Tony Kett

Tony Kett
In office
17 September 1997  19 April 2009
Constituency Administrative Panel
Personal details
Born (1951-06-01)1 June 1951
County Galway, Ireland
Died 19 April 2009(2009-04-19) (aged 57)
Dublin, Ireland
Nationality Irish
Political party Fianna Fáil
Spouse(s) Noreen Kett
Children 3
Alma mater College of Commerce, Rathmines

Tony Kett (1 June 1951 – 19 April 2009)[1][2] was an Irish Fianna Fáil politician and member of Seanad Éireann. In 1997, he was elected to the 21st Seanad by the Administrative Panel. He was elected again in 2002 and in 2007.[3]

Born in Woodlawn, County Galway, Kett was a former administrator of the Central Remedial Clinic. He was reportedly a key member of the "Drumcondra Mafia", as Bertie Ahern's inner circle of constituency supporters are dubbed.[4]

He was co-opted as member of Dublin City Council for the North Inner City electoral area in 1988 to replace Bertie Ahern (who had resigned when he was appointed a government minister) and was re-elected at the 1999 local elections.[5] With the abolition of the dual mandate, he did not contest the 2004 local elections.[6]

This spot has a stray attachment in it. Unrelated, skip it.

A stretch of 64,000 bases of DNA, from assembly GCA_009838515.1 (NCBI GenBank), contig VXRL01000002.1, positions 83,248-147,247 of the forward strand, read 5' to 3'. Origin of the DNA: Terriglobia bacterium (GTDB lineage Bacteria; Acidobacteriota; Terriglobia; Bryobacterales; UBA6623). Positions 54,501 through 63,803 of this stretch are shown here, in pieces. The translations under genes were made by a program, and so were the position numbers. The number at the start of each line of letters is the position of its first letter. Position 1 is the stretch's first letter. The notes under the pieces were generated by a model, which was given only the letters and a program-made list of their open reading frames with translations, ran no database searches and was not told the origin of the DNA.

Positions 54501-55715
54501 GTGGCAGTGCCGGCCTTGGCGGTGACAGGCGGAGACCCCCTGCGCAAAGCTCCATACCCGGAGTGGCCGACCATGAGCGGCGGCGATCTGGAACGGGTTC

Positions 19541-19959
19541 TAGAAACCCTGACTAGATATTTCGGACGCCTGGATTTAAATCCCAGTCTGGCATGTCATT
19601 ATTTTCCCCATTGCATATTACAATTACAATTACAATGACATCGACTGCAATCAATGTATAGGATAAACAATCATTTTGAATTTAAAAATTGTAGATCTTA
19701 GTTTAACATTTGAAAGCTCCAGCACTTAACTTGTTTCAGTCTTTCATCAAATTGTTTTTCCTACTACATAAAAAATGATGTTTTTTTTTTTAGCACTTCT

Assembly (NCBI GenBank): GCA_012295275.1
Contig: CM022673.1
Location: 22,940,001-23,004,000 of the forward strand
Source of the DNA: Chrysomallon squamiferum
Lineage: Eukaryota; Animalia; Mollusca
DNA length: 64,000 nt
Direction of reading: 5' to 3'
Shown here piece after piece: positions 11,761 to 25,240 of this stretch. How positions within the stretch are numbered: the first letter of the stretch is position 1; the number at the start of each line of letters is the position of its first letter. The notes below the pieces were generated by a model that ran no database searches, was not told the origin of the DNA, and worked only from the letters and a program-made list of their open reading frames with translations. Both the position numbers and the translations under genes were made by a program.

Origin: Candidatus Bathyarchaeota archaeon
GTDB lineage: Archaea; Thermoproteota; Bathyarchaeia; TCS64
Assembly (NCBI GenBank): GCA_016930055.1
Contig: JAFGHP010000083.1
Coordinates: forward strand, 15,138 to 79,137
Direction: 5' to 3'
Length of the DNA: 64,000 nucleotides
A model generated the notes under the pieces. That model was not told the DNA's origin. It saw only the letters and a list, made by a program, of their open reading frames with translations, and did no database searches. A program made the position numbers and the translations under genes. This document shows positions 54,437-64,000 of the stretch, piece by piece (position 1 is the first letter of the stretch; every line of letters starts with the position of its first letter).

He died on 19 April 2009 of cancer.[1][2][7] Tributes were led by Taoiseach Brian Cowen and former Taoiseach Bertie Ahern.

Kett was succeeded in the Seanad by former County Louth councillor James Carroll.[8]


  1. 1 2 "Ahern leads tributes to senator". The Press Association. Retrieved 19 April 2009.
  2. 1 2 "Senator Tony Kett dies after long illness". RTÉ News. 19 April 2009. Retrieved 19 April 2009.
  3. "Mr. Tony Kett". Oireachtas Members Database. Retrieved 19 February 2008.
  4. Justine McCarthy (25 March 2007). "Bertie's real cabinet". Sunday Tribune. Archived from the original on 20 November 2007. Retrieved 19 February 2008.
  5. "Tony Kett". Retrieved 19 February 2008.
  6. "Elections 2004: Dublin City Council". RTÉ News. Archived from the original on 12 December 2004. Retrieved 19 February 2008.
  7. "FF Senator Tony Kett dies after long illness". The Irish Times. 20 April 2009. Retrieved 20 April 2009.
  8. "Members welcome Carroll to chamber". The Irish Times. 26 November 2009. Retrieved 26 November 2009.
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